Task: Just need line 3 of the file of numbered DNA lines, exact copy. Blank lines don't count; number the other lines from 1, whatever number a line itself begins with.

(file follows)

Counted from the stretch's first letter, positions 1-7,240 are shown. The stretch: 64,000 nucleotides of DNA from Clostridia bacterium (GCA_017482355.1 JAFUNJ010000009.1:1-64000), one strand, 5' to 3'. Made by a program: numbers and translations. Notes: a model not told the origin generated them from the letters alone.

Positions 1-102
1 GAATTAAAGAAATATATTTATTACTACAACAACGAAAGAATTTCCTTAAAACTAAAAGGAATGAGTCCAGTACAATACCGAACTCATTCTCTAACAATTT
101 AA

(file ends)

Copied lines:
1 GAATTAAAGAAATATATTTATTACTACAACAACGAAAGAATTTCCTTAAAACTAAAAGGAATGAGTCCAGTACAATACCGAACTCATTCTCTAACAATTT